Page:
Gone With the Wind

Margaret Mitchell’s Presentation of White Femininity in Gone with the Wind (1936) College

In Margaret Mitchell’s Gone with the Wind (1936), Mitchell engages with the concept of white femininity in a number of ways. This essay will consider how, through her characterization of female characters who adhere to, and/or subvert ideas of what it means to be ‘feminine’ contemporary to both the novel’s ante-bellum historical setting, and the period within which Mitchell was writing – early twentieth century America – Mitchell presents readers with differing ‘types’ and ‘modes’ of white femininity. Mitchell neglects to provide readers with a tangible presentation of any non-white femininity within Gone with the Wind.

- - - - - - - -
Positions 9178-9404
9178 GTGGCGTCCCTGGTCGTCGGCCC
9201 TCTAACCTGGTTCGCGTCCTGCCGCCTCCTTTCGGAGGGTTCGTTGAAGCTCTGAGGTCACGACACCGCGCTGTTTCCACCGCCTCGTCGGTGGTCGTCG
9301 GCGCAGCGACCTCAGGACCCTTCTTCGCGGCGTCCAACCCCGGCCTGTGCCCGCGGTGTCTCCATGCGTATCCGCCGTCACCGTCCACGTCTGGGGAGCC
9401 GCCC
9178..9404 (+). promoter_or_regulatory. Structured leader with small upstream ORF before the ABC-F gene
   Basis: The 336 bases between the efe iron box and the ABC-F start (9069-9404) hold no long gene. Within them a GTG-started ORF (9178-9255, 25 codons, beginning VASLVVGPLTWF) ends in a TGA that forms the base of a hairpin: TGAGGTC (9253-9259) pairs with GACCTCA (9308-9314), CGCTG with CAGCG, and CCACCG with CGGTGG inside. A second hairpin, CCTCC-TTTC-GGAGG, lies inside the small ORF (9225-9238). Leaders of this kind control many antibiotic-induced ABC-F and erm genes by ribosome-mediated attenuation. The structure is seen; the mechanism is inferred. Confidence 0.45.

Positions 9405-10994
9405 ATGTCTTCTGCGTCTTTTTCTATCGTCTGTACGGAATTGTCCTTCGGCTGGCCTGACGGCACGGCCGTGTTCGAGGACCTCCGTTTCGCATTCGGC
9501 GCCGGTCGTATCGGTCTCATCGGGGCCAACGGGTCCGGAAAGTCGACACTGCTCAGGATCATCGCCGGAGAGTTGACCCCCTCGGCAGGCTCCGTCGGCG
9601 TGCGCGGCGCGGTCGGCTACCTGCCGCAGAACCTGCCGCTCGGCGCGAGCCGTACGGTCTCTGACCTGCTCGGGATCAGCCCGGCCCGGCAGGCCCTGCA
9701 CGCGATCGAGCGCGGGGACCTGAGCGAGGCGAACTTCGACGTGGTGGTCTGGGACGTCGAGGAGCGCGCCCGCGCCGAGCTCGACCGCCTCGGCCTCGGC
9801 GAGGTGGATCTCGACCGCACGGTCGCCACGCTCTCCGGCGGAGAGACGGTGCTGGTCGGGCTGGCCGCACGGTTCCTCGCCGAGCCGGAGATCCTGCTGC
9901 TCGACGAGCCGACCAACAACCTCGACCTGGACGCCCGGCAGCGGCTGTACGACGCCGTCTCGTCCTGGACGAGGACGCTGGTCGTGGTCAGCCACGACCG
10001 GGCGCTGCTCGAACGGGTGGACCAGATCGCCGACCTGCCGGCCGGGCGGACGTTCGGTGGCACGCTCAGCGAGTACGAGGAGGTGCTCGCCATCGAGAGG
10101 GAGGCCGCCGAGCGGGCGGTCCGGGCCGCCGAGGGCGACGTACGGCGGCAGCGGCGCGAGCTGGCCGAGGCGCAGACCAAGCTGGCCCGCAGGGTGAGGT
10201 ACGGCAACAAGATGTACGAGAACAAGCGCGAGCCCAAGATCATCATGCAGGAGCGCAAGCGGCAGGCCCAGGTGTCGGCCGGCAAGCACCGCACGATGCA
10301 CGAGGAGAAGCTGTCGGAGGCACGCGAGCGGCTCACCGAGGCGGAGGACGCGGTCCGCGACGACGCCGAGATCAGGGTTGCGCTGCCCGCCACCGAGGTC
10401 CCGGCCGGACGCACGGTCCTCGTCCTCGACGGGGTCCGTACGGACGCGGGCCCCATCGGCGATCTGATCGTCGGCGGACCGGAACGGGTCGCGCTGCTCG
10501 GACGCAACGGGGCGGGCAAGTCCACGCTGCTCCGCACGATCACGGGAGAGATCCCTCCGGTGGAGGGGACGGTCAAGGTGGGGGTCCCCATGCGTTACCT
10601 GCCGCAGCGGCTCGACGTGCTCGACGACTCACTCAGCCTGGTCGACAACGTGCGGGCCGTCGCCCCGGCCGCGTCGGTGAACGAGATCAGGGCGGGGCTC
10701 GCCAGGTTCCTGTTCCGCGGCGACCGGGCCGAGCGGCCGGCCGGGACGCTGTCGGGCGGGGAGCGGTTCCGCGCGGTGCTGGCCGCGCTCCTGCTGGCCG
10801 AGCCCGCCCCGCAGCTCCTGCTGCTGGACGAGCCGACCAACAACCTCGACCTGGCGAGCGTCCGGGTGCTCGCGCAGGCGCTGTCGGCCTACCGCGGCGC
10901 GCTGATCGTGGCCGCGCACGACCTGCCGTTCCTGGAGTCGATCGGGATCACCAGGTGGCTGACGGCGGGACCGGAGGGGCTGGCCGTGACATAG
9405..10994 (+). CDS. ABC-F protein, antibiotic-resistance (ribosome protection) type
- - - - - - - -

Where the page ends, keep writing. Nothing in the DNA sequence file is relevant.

Mitchell’s characterization of the novel’s main protagonist, Scarlett O’Hara, especially, depicts a woman to whom femininity is simply an extension of her focal characteristic – an ability to adapt to a rapidly changing social structure. For Scarlett, femininity is just a tool she can use to aid in both social progression and self-preservation, as opposed to a sociobiological essentialism. Through writing Scarlett in this fashion, Mitchell prompts readers to consider both the continued relevance (or lack thereof) of femininity within changing societies, and the negative consequences for those characters who –...

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